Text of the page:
"By a lone golem? Right. Anna had a tendency to overreact to certain situations. Bob was unmoved by the whole encounter. 'No, no invasion. This is Bob, Anna. I built him.' I couldn't mask the pride that practically buoyed my words. 'I was hoping that I could stable him here. With you.'

"Anna looked at Bob and then back to me. Shaking her head, she lifted herself from the ground, shaking loose the clods of dirt and straw that clung to her skirt, 'Sorry, Noonan. You're already taking up two of my spots with your horse and pig. And you have yet to pay their stabling fees for last week.' She waggled a finger at me in admonishment, 'Besides, we're packed. There must be some kind of Tamer convention in town because we're up to our necks in dragons and nightmares.'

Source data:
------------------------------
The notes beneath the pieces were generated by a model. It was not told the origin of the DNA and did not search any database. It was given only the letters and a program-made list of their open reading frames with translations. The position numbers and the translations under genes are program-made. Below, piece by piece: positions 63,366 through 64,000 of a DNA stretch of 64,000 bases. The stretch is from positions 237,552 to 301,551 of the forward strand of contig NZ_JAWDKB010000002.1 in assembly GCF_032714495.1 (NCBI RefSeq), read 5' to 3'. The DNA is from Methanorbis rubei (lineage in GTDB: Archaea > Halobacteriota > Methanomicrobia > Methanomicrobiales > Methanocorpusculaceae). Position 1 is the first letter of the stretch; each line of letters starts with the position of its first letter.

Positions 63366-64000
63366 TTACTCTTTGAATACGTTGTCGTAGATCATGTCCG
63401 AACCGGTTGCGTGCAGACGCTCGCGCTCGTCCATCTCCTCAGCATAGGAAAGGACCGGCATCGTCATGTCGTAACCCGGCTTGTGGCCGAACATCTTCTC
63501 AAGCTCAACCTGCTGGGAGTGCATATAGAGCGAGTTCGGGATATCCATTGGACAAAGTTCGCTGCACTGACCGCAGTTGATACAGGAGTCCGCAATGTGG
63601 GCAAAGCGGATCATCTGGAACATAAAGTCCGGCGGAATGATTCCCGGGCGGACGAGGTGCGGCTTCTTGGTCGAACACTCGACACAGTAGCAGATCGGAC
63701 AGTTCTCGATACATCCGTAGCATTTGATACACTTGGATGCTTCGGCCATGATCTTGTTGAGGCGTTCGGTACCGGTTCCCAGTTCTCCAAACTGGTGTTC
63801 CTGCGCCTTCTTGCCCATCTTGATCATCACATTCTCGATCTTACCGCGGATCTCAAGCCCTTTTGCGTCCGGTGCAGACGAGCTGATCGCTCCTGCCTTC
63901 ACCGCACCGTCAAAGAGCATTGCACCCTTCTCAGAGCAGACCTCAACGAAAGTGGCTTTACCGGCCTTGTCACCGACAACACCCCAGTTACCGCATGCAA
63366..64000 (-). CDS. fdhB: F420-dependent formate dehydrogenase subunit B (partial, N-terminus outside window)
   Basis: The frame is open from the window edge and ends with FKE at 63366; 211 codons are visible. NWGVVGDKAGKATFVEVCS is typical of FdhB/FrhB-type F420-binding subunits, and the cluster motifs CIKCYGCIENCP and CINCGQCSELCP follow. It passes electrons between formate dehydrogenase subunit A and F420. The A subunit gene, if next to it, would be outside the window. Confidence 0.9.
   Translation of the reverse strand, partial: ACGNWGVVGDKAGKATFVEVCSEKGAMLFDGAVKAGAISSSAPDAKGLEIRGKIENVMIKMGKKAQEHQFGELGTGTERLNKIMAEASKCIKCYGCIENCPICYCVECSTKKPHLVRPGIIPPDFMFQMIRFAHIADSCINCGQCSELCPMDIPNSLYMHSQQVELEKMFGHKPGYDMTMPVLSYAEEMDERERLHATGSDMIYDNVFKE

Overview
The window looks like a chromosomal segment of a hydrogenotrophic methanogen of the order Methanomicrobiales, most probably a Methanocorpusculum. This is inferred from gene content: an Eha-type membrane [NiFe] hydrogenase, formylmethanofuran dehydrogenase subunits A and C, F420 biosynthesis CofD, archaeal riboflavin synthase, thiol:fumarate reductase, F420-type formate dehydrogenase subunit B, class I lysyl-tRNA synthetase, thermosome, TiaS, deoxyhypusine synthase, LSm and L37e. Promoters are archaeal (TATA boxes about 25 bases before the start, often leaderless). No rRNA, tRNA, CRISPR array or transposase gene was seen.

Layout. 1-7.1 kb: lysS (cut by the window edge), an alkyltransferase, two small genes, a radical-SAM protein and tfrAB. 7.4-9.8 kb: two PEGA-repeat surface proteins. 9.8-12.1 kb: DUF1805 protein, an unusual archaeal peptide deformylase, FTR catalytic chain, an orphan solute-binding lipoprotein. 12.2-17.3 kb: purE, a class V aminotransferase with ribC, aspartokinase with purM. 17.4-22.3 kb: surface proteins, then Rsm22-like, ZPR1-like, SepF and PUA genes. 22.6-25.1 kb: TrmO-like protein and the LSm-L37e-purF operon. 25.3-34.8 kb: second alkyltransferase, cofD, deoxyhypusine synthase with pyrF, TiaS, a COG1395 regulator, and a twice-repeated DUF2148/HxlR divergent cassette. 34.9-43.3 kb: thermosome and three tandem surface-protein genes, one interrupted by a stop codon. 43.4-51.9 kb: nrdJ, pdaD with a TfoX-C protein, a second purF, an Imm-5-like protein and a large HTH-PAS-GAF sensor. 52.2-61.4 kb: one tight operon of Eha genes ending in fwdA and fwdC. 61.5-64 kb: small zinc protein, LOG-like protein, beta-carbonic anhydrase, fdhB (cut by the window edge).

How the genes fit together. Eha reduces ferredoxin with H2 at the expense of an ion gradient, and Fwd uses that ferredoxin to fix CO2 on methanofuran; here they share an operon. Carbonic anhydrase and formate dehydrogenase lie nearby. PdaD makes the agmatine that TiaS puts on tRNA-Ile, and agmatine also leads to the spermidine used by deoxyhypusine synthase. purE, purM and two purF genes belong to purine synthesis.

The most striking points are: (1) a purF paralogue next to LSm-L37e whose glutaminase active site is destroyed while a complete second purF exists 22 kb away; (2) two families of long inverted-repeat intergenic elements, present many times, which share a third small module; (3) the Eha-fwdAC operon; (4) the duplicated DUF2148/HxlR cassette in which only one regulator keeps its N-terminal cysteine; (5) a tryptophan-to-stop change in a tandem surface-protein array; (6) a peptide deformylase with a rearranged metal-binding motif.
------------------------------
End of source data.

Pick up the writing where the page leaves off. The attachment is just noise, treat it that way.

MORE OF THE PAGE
"Ah, yes. I had forgotten about my faithful steed, Traveller, and my good friend, Fluffy. I looked up at what passed for Bob's eyes. Bob stared back. If he was upset about not having a home, he hid it well. Perhaps too well.

"I prompted Bob to follow me once again, and carefully led him outside the stables. Directionless, I wandered toward the edge of town. Bob plodded along contentedly. I had definitely taken a liking to him, even though he had all the personality of a pile of rocks.

"'You know, Bob,' I chattered as we wandered along. 'I like you. But, you know, you scare people.' I looked over at him and he stared straight ahead, ignoring me. 'We gotta find something to do with you.'